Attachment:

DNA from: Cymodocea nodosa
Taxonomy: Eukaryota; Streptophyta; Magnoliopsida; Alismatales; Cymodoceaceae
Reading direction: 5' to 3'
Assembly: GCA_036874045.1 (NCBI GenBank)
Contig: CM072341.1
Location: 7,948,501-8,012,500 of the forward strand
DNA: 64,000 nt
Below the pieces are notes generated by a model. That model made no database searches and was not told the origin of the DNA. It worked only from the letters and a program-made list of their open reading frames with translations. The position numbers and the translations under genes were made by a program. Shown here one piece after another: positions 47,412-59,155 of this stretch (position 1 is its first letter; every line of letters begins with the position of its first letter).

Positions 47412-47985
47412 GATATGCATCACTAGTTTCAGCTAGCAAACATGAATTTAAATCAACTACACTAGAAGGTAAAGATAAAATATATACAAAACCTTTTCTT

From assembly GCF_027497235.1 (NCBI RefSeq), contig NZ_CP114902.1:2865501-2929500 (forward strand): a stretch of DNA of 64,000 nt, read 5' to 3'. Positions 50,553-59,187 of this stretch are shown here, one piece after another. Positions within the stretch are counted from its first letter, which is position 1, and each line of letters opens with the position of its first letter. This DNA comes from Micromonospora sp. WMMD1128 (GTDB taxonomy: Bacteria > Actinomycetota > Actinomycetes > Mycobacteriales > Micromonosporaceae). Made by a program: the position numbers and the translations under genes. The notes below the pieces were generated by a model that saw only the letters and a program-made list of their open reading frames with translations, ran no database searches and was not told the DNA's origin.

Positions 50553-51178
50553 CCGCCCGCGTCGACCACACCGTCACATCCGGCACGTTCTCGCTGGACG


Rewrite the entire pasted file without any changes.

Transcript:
DNA from: Cymodocea nodosa
Taxonomy: Eukaryota; Streptophyta; Magnoliopsida; Alismatales; Cymodoceaceae
Reading direction: 5' to 3'
Assembly: GCA_036874045.1 (NCBI GenBank)
Contig: CM072341.1
Location: 7,948,501-8,012,500 of the forward strand
DNA: 64,000 nt
Below the pieces are notes generated by a model. That model made no database searches and was not told the origin of the DNA. It worked only from the letters and a program-made list of their open reading frames with translations. The position numbers and the translations under genes were made by a program. Shown here one piece after another: positions 47,412-59,155 of this stretch (position 1 is its first letter; every line of letters begins with the position of its first letter).

Positions 47412-47985
47412 GATATGCATCACTAGTTTCAGCTAGCAAACATGAATTTAAATCAACTACACTAGAAGGTAAAGATAAAATATATACAAAACCTTTTCTT

From assembly GCF_027497235.1 (NCBI RefSeq), contig NZ_CP114902.1:2865501-2929500 (forward strand): a stretch of DNA of 64,000 nt, read 5' to 3'. Positions 50,553-59,187 of this stretch are shown here, one piece after another. Positions within the stretch are counted from its first letter, which is position 1, and each line of letters opens with the position of its first letter. This DNA comes from Micromonospora sp. WMMD1128 (GTDB taxonomy: Bacteria > Actinomycetota > Actinomycetes > Mycobacteriales > Micromonosporaceae). Made by a program: the position numbers and the translations under genes. The notes below the pieces were generated by a model that saw only the letters and a program-made list of their open reading frames with translations, ran no database searches and was not told the DNA's origin.

Positions 50553-51178
50553 CCGCCCGCGTCGACCACACCGTCACATCCGGCACGTTCTCGCTGGACG